Honestly, I'm still trying to wrap my mind around the bold and brave new wine list at The Pass & Provisions, the newly opened and much talked about effort by chefs/partners Terrence Gallivan and Seth Siegel-Gardner.
The list, by the affable and dynamic Fred Jones (who graciously took time out to speak with me last night), is mostly organized by grape variety. But appellations and estate names also make appearances in the sometimes scrambled hierarchy that reads more like a delicious stream of consciousness than a prosaic ledger.
"Every glass is a live performance," writes Jones in his preamble to the list. I couldn't agree more: One of the things that we often forget about wine is that wine will express itself in countless different and widely divergent ways, depending on when, how, where, why and by whom a bottle is corked. And this truism captures the ethos of his cellar and the unbridled, sometimes histrionic, and felicitously welcomed verve with which it is administrated.
Even though it's farraginously befuddling at times, I loved the list and was thrilled by the selection, the pricing and the wonderful hand-drawn maps that appear toward the end, in what appears to me to be a pleonastic section and yet another window into its author's idiolectal approach to fine wine.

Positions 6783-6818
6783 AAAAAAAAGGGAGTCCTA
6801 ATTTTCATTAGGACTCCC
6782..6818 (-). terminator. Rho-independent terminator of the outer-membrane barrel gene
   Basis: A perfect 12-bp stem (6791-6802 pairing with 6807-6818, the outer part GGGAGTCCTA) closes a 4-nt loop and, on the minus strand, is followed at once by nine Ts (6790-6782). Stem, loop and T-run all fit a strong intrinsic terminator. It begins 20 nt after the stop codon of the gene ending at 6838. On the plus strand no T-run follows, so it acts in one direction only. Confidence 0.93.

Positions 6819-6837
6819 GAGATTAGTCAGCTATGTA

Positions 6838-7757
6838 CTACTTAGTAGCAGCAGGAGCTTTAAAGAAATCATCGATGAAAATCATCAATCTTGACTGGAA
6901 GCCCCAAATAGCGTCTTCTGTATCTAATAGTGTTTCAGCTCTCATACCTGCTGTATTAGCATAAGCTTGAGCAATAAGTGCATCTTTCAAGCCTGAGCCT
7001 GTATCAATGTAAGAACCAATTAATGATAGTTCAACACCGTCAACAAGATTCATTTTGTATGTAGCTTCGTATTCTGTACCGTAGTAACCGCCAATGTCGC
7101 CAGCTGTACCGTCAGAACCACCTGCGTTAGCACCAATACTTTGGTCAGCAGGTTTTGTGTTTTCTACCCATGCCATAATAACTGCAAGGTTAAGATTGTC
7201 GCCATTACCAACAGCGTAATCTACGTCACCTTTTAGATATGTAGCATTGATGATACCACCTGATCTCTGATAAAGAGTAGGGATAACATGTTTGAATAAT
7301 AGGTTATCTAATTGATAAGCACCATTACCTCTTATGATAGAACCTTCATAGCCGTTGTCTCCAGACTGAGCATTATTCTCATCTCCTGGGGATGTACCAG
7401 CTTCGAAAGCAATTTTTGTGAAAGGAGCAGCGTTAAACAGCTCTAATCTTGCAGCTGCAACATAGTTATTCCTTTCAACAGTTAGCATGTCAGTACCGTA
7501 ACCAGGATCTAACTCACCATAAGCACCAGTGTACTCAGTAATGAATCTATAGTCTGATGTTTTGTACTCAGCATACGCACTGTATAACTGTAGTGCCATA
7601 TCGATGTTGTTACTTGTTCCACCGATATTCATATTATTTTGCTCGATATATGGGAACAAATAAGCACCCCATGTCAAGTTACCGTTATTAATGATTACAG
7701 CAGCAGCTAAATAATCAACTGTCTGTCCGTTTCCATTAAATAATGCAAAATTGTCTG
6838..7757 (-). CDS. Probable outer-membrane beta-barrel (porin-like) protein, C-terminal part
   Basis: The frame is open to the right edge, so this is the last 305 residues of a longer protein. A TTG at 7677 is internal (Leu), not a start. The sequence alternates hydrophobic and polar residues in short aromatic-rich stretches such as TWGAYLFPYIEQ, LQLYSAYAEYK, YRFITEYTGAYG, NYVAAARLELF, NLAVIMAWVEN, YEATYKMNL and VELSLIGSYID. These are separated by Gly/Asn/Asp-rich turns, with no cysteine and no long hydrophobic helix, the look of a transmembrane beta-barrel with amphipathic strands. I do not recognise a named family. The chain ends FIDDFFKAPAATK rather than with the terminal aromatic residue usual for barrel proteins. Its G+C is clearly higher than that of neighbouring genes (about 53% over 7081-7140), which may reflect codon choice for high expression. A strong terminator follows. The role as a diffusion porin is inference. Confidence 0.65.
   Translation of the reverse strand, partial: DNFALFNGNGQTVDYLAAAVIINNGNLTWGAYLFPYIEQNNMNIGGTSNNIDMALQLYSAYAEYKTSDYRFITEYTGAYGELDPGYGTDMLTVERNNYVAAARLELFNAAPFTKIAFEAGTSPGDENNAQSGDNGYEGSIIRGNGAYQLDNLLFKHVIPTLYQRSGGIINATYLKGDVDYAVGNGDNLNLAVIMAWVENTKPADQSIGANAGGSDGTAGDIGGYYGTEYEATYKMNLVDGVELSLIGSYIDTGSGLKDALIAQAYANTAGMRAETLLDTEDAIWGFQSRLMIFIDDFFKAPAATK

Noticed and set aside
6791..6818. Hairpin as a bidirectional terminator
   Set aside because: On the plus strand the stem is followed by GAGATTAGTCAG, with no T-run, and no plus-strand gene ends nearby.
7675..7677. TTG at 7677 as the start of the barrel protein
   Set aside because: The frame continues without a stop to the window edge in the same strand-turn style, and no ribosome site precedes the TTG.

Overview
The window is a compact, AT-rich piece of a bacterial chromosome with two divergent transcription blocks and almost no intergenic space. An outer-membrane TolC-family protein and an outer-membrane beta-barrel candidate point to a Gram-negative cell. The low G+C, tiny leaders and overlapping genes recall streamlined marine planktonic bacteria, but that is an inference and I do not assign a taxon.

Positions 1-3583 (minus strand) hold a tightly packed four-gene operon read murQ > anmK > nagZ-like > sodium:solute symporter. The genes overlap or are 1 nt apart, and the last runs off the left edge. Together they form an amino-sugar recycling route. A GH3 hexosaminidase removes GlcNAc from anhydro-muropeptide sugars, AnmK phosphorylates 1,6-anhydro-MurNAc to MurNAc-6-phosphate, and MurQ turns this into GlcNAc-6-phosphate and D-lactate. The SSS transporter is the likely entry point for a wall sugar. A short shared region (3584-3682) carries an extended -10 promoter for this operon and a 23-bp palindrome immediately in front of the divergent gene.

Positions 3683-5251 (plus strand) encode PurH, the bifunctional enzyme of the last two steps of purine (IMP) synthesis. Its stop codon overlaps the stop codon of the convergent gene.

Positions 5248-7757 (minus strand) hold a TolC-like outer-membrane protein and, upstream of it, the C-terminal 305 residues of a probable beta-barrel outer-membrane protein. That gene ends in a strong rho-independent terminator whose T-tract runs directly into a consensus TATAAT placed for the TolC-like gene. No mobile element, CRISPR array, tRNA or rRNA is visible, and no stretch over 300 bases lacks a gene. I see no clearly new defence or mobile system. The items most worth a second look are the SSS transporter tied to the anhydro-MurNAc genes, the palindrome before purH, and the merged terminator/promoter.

Jones has recently returned to his native Houston from New York, where he worked with the Tutankhamun-mustachioed Paul Grieco, owner and creative force behind the restaurant Hearth and the franchise of wine bars called Terroir. The predominance of Riesling on the list can be ascribed to this legacy: Grieco is one of our nation's self-appointed Riesling ambassadors.
My dining companions were in the mood for a red last night and so we asked for the 2008 Kir-Yianni Ramnista, a noble expression of Xinomavro (pronounced k-see-NOH-mah-vroh) from Naoussa in northern Greece, an extreme value at less than $50 on the list. While I would never compare Xinomavro to Pinot Noir or Nebbiolo (because I believe all three of these grape varieties are as distinct as they are genetically unrelated), their affinity lies in the fact they are thin-skinned red grapes that tend to produce wine light in color but with muscular tannin and bright acidity.
But there are so many great options under $50, $75 and $100, for both white and red. I'm very much looking forward to returning and drinking the 2003 Musar white (for under $100, a blend of white grapes believed by some to be clones of French varieties grown in Lebanon), the Foradori Teroldego (also under $100, a red grape from northern Italy) or the Domaine de Chardignon Côte de Brouilly (for $40, lip-smacking Gamay from Beaujolais).
Chapeau bas, Fred Jones! Et vive la différence!
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